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What to look for in a companyYou’re going down the interview path for a new job and you’re deciding on who to pick but how do you know which company to choose? What makes an organisation a good workplace? According to global research, consulting and training firm, Great Place to Work, the choice mainly comes down to the culture.

Here’s what to look for to figure out a company’s culture and if it’s the right fit for you:

Alignment With What You Want
First things first, create a list (mentally or as I prefer write/type it up) of what you’re looking for in a company. This could range from something with a ‘cool factor’ to a more conservative corporate.

Here’s a few things to consider:

  • Company size
  • Location
  • Traditional vs. cool and funky
  • Corporate or creative
  • Flexible working hours or set times
  • Age ranges of other staff (would you prefer a young fun vibe or working with older more experienced people to learn from?)
  • Publicly listed vs. privately owned

Still stay open minded and flexible as to what you want, otherwise  you risk becoming too fussy and missing out on opportunities. However, it’s important to have a good idea in mind of what you want so you know what to look for.

The Company’s History
What does the history of the organisation tell you about them? Have a look at when the company was founded and how it has evolved over the years. Have they won any awards? Who have they worked with over the past?

Checkout the Mission Statement
Zrinka Lovrencic, Australian Director at Great Place to Work, said it’s important to have a good understanding of the company’s mission as this is what underlines their culture.

The company’s mission, the story of why and how it was started is the root of the spirit of the company,” she said.

She recommends asking yourself about the company, “is this something you want to contribute to?”.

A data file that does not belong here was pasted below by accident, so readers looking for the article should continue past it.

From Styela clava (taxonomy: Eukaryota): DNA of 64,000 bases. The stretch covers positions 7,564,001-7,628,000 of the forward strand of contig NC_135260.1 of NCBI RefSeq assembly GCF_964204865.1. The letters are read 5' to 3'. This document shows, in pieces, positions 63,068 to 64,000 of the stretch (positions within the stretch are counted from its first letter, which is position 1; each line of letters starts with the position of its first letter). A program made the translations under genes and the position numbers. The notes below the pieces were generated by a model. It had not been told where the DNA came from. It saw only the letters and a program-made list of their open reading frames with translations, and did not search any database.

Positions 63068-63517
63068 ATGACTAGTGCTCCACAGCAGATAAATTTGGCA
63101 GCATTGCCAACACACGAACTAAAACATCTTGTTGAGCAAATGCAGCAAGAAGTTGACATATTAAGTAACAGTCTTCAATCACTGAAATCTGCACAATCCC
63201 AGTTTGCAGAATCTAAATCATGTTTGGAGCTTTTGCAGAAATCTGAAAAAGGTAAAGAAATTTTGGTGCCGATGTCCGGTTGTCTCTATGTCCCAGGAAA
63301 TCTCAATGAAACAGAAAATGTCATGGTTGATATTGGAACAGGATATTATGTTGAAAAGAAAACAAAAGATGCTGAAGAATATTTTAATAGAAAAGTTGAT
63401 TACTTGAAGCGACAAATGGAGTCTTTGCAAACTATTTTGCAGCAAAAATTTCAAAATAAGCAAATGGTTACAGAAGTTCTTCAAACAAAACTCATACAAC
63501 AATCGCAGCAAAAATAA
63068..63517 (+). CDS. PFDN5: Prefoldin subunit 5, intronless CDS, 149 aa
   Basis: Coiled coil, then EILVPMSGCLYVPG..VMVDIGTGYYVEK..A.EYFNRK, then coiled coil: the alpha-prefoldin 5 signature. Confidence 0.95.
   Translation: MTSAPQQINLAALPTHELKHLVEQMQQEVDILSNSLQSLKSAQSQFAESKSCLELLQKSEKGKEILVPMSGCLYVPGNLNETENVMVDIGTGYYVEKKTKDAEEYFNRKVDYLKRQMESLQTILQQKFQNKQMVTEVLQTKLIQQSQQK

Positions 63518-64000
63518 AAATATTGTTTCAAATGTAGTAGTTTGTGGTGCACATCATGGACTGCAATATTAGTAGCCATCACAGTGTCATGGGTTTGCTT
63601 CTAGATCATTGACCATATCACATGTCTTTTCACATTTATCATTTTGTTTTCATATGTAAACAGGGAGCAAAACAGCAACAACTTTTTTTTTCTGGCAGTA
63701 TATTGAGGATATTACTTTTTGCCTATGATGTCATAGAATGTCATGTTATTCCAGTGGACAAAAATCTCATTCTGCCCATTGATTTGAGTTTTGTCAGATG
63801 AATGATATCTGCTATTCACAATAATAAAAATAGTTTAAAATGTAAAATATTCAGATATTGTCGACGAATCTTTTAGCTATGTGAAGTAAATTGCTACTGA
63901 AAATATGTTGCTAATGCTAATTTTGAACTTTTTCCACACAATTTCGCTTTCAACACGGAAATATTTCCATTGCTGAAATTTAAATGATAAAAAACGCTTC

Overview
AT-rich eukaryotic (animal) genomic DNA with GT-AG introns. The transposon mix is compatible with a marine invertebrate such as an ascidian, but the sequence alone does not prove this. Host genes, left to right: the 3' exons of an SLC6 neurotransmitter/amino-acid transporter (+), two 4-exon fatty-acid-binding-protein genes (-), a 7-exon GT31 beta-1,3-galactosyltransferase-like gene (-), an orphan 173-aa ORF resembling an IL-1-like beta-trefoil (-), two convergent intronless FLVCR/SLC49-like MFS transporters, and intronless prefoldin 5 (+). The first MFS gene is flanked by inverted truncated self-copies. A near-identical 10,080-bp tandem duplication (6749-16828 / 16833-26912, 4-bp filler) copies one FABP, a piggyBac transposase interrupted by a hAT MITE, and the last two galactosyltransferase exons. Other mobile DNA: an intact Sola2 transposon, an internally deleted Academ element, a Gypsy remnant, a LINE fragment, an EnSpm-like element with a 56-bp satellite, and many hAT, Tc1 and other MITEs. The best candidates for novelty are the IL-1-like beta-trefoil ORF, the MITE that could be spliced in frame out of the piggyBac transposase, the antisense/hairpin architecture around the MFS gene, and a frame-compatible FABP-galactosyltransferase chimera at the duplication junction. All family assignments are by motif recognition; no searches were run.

Review the Company’s Values
Zrinka advises, “When looking for a job, have a look at the company values. How do you align to them, how would you live [by] them in a workplace?”

In the interview, she recommends to show initiative by asking:

  • What are the values, what do they mean in the workplace?
  • What are the company goals, what and how would you be contributing to them?
  • How does the annual performance review, personal development plan and KPI’s align?
  • Can you take a tour of the office?
  • Can you have a direct access to the company blog / forum and chat with a few employees?

“What this will tell you is how aligned an organisation is, how much they will value your contribution and how vested they are in the future of their employees,” she said.

So, why are companies even bothering to put an emphasis on their culture?

Zrinka commented, “We have seen a tidal wave in companies putting more emphasis on employees in the last six years in particular. As organisations become flatter in hierarchy, and discretionary budgets get tighter, organisations [are] putting more emphasis on their employees needs and desires in order to attract and retain the best talent.”

Gen Y
“Generation Y is the model employee for this environment. This generation is cause driven, and respond well to companies that offer a compelling mission statement, a reason for them to care about their output,” Zrinka added.

“Due to Gen Y’s curious nature and need to gain experiences, sideways promotions into new divisions and roles requiring new skills are seen as promotions, as they add to their toolkit of skills.”

How To Work Well in the Culture
“Everyone in the organisation plays a role in ensuring the right culture prevails in the workplaces. It is important to support the organisation’s goals by performing your tasks to the best of your abilities, being proactive in asking for help and feedback on your work from your colleagues and your leaders, as well as ensuring you behave in line with the organisation’s values,” Zrinka advised.

For more tips and tricks to securing and starting your dream job, checkout our free e-book – the New Job Survival Kit.

What sort of company culture do you work in or wish you had? Please share your thoughts and ideas in the comments below.

Laura is the Founder & Editor of The Workher. She is an award winning Public Relations professional, who loves blogging about surviving and thriving in the workplace as a young woman.

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